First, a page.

Open-source software is the bedrock of the digital world. Though many of us associate modern computing with brands like Apple or IBM, much of the technology that those companies use was developed without much formal organization, out in the open, by anyone interested in contributing. It’s impossible to imagine where the world would be without open-source; familiar software like Firefox,
Learning new skills is a process. And sometimes, the best results are achieved through blending digital content with in-person learning sessions. Take, for example, the process of training new managers. Managing people is a nuanced skill that takes lots of practice, especially by those who have never seen it done well. Learning from a support
In our last curriculum, we explored ways to manage your reports as individuals. Finding and developing outstanding individual performers is a big part of being a manager, but it’s only half the battle. If you can’t bring your all-stars together as a team, productivity, performance and efficiency suffer. In Build Effective Teams, we offer a
Employee engagement has been one of the most talked-about topics in human capital management for twenty-five years. And yet, despite the attention of professionals from every area of the business world—or maybe because of it—the term itself has never gained a universal definition. There’s no reason it couldn’t, though. On the whole, all of us
Managing people isn’t something you’re born knowing how to do. If it was, you would see a lot more toddler MBA candidates. The skills required to lead and inspire others are usually gained through years of experience and hard work.
Is there anything effective learning can’t do? We know it empowers and aligns your workforce. We know it helps people do their best work in an environment that’s changing faster than ever. The only thing training can’t do, it seems, is appeal to the people who get all these benefits. Because for all the empowerment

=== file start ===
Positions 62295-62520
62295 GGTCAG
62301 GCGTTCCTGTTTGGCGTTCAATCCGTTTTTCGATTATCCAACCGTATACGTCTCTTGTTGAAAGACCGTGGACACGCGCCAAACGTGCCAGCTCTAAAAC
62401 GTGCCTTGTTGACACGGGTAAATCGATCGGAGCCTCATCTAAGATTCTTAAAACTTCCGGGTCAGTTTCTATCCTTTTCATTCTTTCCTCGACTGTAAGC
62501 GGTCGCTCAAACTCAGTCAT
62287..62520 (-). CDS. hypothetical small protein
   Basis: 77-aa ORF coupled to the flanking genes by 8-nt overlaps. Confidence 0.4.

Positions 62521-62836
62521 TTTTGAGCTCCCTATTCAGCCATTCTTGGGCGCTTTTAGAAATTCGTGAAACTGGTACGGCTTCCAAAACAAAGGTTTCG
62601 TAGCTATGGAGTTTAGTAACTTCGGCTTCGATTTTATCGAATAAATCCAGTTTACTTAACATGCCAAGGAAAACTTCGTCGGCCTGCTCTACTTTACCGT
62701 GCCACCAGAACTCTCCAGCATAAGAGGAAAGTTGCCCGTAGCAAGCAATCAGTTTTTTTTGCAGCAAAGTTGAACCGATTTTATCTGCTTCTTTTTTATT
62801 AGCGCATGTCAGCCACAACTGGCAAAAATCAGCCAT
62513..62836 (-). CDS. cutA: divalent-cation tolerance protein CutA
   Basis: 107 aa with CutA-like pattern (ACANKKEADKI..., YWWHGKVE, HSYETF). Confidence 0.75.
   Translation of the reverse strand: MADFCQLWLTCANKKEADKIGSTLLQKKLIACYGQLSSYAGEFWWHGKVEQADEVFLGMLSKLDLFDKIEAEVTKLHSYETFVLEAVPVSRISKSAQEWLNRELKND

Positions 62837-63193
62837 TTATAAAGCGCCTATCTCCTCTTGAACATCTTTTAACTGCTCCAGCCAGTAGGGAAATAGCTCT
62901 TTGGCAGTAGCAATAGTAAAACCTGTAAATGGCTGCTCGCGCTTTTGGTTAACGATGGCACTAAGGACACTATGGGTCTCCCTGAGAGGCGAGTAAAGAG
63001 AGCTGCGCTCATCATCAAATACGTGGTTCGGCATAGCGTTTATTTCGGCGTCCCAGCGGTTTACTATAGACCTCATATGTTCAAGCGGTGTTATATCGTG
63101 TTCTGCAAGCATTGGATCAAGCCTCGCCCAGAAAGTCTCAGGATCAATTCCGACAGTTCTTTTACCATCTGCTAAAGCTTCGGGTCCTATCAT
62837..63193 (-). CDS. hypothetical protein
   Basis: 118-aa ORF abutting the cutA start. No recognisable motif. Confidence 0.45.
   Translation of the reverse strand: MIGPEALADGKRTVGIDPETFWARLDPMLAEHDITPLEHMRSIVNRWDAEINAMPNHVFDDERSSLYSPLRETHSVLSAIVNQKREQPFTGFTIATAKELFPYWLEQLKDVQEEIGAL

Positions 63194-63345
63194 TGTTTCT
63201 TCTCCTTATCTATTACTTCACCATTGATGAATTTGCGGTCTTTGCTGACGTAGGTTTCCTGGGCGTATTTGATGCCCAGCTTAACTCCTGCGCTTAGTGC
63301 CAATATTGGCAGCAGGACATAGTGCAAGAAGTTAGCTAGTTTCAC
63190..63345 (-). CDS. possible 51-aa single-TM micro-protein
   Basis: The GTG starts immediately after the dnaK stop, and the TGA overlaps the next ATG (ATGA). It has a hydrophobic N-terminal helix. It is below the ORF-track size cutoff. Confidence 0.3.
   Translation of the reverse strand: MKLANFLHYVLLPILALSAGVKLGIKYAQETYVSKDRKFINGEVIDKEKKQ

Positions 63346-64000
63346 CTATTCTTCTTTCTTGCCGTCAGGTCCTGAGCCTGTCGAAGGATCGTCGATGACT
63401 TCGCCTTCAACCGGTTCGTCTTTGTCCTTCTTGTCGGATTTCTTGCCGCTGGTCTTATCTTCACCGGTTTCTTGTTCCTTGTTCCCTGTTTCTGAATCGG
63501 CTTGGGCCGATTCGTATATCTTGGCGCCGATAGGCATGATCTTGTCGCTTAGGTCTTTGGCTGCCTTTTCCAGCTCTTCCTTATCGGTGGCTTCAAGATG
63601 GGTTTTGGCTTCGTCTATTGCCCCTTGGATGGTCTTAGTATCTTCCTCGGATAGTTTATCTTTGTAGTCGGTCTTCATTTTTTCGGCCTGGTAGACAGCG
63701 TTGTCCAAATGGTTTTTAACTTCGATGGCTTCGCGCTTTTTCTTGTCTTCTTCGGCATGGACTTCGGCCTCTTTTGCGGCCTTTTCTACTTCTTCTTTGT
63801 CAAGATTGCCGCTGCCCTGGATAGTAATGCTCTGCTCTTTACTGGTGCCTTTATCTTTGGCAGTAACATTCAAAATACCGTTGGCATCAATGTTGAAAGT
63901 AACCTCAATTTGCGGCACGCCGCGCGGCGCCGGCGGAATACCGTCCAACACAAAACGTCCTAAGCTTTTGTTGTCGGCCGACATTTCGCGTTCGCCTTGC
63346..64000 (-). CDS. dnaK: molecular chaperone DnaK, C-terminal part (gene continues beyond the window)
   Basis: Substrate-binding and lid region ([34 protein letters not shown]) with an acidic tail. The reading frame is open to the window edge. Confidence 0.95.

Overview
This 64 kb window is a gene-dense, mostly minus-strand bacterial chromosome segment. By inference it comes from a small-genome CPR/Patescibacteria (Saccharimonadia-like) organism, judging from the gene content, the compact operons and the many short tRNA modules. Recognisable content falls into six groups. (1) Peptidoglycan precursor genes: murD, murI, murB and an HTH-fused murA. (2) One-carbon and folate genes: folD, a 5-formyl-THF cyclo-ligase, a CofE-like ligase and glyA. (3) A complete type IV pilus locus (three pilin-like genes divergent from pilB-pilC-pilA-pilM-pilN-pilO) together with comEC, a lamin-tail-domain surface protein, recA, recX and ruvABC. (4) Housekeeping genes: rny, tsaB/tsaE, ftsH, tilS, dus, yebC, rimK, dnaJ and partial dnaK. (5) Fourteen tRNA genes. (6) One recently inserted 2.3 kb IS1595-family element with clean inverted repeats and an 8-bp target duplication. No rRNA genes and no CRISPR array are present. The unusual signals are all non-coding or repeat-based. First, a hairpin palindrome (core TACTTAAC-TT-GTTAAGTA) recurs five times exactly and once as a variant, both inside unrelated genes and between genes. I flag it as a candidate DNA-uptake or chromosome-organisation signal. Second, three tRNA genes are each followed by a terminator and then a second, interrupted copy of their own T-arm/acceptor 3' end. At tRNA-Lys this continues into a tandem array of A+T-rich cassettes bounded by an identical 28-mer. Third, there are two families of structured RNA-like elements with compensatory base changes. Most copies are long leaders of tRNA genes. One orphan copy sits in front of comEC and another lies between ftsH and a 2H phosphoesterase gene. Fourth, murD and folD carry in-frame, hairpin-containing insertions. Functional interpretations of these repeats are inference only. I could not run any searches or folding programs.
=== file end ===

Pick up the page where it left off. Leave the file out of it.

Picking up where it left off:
Knowledge workers care about what they do for a living. They can’t help it. A job in the knowledge economy requires years of education, innate talents, and a lot of an employee’s time. It’s not just button-pushing. Asked to bring their whole selves to the job, modern knowledge workers crave work that engages their whole selves—including their emotions.
Last week, Grovo hosted over 75 members of New York City’s L&D community at the Soho Grand for “The Future of Learning,” an event dedicated to identifying trends and challenges on the horizon of organizational learning. The night’s featured event was an expert panel moderated by Inc.com’s deputy editor Allison Fass, with Equinox’s director Nathan Knight, DDB’s global talent manager Veronica Tucker, and Grovo’s own learning director, Alex Khurgin.
L&D's role has spread well beyond content creation and distribution. These days facilitating learning more broadly may mean empowering managers and other professionals at an organization to take learning into their own hands. To do this, managers need more information and tools to get involved. They need the “power” to help.
Becoming a manager is an achievement; becoming a great manager takes ongoing commitment. “Developing Yourself as a Manager: Your Personal Development Path,” our new competency within Grovo’s Management Skills curriculum, helps individuals develop the skills and knowledge that will help them grow into managers able to capably handle the demands of the job.